Much of the discourse surrounding innovation today refers to the disruptive kind, but rarely is innovation truly disruptive. In fact, innovation falls into four distinct categories – routine, disruptive, radical and architectural – all of which are defined in a recent Harvard Business Review (HBR) article. The type of innovation you pursue will depend on the specific competitive needs of your organisation. Which type – or types – will best enable your company to create and capture value?
In a previous blog we explained the importance of having a clearly articulated innovation strategy that aligns with that of the business. Different types of innovation require different types of strategic approaches. As such, an organisation’s innovation strategy should specify how the different types of innovation fit into the business strategy and the resources that should be allocated to each.
The four innovation categories are as follows:
While it might appear to be an oxymoron, this type of innovation is highly effective. In fact, the vast majority of profits are created through routine innovation, and it’s practised some of the most successful and seemingly innovative companies in the world – Apple, Microsoft and Intel, to name a few. Routine innovation “builds on a company’s existing technological competences and fits with its existing business model – and hence its customer base”. In other words, it’s when companies play to their strengths.
Apple CEO Steve Jobs is one of the most famous routine innovators. Many of Jobs’ most profound innovations, such as the iPod, iPhone and iPad, were based on existing technologies available to everyone, which he linked together with exquisite designs and sophisticated marketing. Through reinvention, he was able to turn the ordinary into the extraordinary. Other examples are Microsoft, which has retained its competitive position by reinforcing its Windows franchise, and Intel, which has built upon its success in pushing the technological frontier of the microprocessor. As we discussed in a previous blog, not all innovations have to be revolutionary.
Harvard Business School professor Clayton Christensen introduced this term in his 1997 book, The Innovator’s Dilemma. He defines it as “a process by which a product or service takes root initially in simple applications at the bottom of a market and then relentlessly moves up market, eventually displacing established competitors”. Disruptive innovation requires a new business model (but not necessarily a technological breakthrough) and challenges the business models of other companies. An example is Google’s Android mobile operating system, which potentially disrupts the likes of Apple and Microsoft. This has nothing to do with the technology and everything to do with the business model – Android is available to download free of charge, while the others’ operating systems are not.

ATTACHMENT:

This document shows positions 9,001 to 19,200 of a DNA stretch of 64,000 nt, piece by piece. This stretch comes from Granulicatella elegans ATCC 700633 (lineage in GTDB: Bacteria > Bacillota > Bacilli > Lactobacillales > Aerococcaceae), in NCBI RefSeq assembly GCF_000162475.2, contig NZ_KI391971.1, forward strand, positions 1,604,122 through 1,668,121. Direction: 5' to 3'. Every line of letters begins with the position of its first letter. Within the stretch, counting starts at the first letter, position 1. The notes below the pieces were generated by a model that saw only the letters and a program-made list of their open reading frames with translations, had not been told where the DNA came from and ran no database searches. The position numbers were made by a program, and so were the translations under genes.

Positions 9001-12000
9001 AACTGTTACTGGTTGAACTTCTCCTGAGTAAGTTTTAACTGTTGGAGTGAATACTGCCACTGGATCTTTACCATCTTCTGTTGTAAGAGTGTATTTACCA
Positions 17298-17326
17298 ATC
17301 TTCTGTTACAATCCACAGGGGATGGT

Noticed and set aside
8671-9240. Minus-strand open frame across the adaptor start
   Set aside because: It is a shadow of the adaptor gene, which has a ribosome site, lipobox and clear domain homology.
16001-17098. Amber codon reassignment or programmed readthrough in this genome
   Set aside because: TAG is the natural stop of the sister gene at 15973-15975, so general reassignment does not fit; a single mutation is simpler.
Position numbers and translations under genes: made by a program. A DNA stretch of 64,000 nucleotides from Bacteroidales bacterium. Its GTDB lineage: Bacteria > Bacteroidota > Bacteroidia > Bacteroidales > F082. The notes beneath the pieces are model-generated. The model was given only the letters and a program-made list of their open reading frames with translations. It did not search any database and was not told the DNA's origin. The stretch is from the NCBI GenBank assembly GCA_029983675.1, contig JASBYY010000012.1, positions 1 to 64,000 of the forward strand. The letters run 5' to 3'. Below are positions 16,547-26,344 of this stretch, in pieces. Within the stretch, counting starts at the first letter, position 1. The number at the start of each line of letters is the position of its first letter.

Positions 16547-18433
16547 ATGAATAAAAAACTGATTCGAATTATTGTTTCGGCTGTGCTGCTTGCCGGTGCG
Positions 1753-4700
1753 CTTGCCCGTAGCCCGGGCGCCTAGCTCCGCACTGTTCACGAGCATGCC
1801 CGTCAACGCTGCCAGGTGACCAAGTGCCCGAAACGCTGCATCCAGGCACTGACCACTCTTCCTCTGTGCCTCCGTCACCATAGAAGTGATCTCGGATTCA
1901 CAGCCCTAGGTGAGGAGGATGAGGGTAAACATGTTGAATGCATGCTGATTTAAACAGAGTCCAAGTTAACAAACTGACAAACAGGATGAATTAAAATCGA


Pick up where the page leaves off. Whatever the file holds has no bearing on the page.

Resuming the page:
Though often confused with disruptive innovation, radical innovation is the complete opposite in that the challenge is purely technological. An example is the emergence of biopharmaceutical drugs in the 1970s. These were radical innovations because they used a completely different technology (biotechnology as opposed to chemical synthesis) and addressed medical problems that were unable to be treated with existing drugs. The point of radical innovation is to exceed the performance threshold as opposed to serving underserved or unserved markets. Disruptive innovations don’t need to be based on radical technological innovations, though some disruptive innovations can also be radical.
This type of innovation is a combination of disruptive (business model) and radical (technological) innovation. When digital photography emerged, the likes of Kodak and Polaroid were forced to master completely new competences in solid-state electronics, camera design, software, and display technology, as well as find ways to profit from cameras as opposed to just ‘disposables’ such as film and paper. It is this type of innovation that is the most difficult for incumbents to pursue.
Ignore the hype
All the hype surrounding disruptive innovation overshadows the fact that most profits are generated through the stream of routine innovations that accumulate over time, even if there was breakthrough of some kind to begin with. In thinking strategically about the four types of innovation, it’s a question of balance – organisations have a choice about how much of their efforts to focus on technological innovation and how much to invest in business model innovation.
To read more about innovation and for a practical model you can adapt for your organisation, download a copy of our complimentary eBook, ‘The age of innovation: When change is no longer an option’, here.